In the Japanese-inspired art and toy area, as well as throughout the larger toy collecting community, Mark is welcomed and recognized for his personal passion and commitment to supporting artists all around the world and the unique works they create. Beginning as a collector in his youth, Mark has had for years a keen eye for great art and a personal interest in collecting that he has spread through a variety of outlets.
Trained at the Academy of Art College in San Francisco, Mark honed his skills working for himself and for some of the most notable businesses in the country. As a freelance commercial illustrator, he completed works for such prominent companies as Lucasfilms, DC Comics, Hasbro Toys, IBM, Sony, and numerous advertising and design firms, both national and international. Mark’s colorful style graces over 40 cover paintings for R.L. Stine’s Goosebumps book series – Give Yourself Goosebumps.
After hundreds of assignments, Mark made the decision to move in another direction, and that choice has led to whole new career as a successful businessman. For four years, the owner of one of the largest Ultraman toy collections in the world co-published Super 7 Magazine showcasing the finest in Japanese toy collecting.
“I’d been collecting Japanese toys all along and suddenly realized it would be cool to have a magazine of some type devoted to them,” Nagata says.
Mark’s devotion to presenting collectors with a selection of original figures inspired by classic Japanese toys from the 1960s and ‘70s as well as new versions of licensed Japanese characters is at the heart of Max Toy Company. Named for his son, Max Toys specializes in custom and limited editions of “kaiju” (Japanese monsters) toys and artwork. Many of the original toys produced are hand painted by Mark, a tradition that goes back to Japanese toy makers of the past.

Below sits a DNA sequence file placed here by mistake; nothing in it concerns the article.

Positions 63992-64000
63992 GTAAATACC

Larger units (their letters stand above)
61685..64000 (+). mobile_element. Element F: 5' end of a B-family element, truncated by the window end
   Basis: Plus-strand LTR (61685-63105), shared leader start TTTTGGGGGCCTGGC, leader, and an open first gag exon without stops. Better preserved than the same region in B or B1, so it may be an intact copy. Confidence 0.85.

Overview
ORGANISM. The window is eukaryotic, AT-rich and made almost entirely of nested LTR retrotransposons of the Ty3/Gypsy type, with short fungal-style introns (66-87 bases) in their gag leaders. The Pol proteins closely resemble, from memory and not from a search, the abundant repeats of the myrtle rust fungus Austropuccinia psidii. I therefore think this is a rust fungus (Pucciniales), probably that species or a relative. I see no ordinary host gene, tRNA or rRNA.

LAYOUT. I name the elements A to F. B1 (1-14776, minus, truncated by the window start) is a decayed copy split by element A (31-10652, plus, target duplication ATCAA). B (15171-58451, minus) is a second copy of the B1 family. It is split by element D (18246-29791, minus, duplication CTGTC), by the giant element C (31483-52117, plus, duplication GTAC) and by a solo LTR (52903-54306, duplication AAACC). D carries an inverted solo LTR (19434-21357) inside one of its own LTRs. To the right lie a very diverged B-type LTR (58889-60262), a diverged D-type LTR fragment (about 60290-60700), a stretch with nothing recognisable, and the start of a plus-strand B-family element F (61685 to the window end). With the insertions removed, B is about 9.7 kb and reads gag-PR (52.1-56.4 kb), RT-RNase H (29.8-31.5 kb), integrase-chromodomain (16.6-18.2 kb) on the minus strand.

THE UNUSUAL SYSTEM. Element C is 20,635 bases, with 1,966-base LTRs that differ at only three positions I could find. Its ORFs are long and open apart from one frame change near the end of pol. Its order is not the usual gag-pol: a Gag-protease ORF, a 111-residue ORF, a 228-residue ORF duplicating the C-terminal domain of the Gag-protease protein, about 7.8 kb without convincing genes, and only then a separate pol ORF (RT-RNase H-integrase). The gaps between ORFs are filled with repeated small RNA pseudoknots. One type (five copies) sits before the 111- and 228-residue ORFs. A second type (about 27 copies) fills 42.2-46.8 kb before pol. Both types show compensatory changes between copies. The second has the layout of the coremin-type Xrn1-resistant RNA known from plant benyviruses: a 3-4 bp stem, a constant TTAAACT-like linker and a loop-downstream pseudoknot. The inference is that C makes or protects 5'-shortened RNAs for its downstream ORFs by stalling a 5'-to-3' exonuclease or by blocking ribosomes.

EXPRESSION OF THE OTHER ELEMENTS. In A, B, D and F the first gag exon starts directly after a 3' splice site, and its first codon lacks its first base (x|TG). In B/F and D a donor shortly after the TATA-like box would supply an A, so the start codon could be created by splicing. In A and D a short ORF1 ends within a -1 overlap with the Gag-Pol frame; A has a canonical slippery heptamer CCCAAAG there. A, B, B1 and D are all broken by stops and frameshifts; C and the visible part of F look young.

“Since our target is the soft vinyl Japanese toy collector, which is a very small niche, our runs of toys can be extremely small,” Mark says. “Runs range from 500 pieces of one toy to just one for a hand-painted, one-of-a-kind custom figure.”
Through Max Toys, Mark has taken great pains to widen the reach of his two passions – toys and art. He played a significant part in the development of the first group kaiju show in the United States. Held at the Rotofugi Gallery in Chicago, Illinois in 2007, the “Toy Karma” Show featured detailed work from artists from Japan, the U.S. and South America. Participants marveled at the custom-painted toys and art on display. “Toy Karma” led to Mark being asked to be one of the artists spotlighted in the “Beyond Ultraman: Seven Artists Explore the Vinyl Frontier” exhibit at the Pasadena Museum of California Art. The October 2007 show, held jointly with the Los Angeles Toy, Doll and Amusement Museum, marked the first time – in a museum setting – that the influence of Japanese toys on California artists was explored. The exhibit featured more than 30 of Mark’s original paintings, toys and a selection of his vintage toy collection.
Mark continued to be at the forefront as interest in Japanese-inspired art and toys expanded in 2008. Prestigious art houses Philips De Pury and Christie’s in New York and London sold Mark’s hand-painted custom kaiju toys in its auctions, spreading this unique art and toy movement into new and uncharted areas of the art world.
In 2009, Mark once again took his love of toys and art overseas this time to a receptive and welcoming audience in Tokyo, Japan. Here, Mark curated the “Kaiju Comrades” Art Show, once again bringing together artists from various aspects of the kaiju toy realm in this first-of-its-kind toy art show. The following year found Mark in Barcelona, Spain co-curating with Emilio Garcia “Kaiju Attack,” the European country’s first kaiju art show.
As the growth of kaiju art and toys increases worldwide, Mark continues in his unofficial role of Kaiju Toy and Art Ambassador. He has written and had his artwork and toy designs included in several books and magazines, both domestic and international. In 2010, Mark served as guest lecturer on kaiju and the toy-making process at the Morikami Museum in Florida. The San Francisco resident and his art can also be spotted in the first volume of the “ToyPunks” DVD and the “Toys R Us” DVD, while the video for the number one song by Owl City “Fireflies” featured Mark’s popular Kaiju Eyezon character. During this same time period, Mark has spearheaded the “Toy Karma 2” and “Kaiju Comrades 2” shows and has plans for future shows both in the U.S. and overseas.
“Max Toys allows me to produce original artwork, new toys and work directly with a lot of talented artists,” Mark says. “Max Toy is a synthesis of toys and art, both life-long passions.”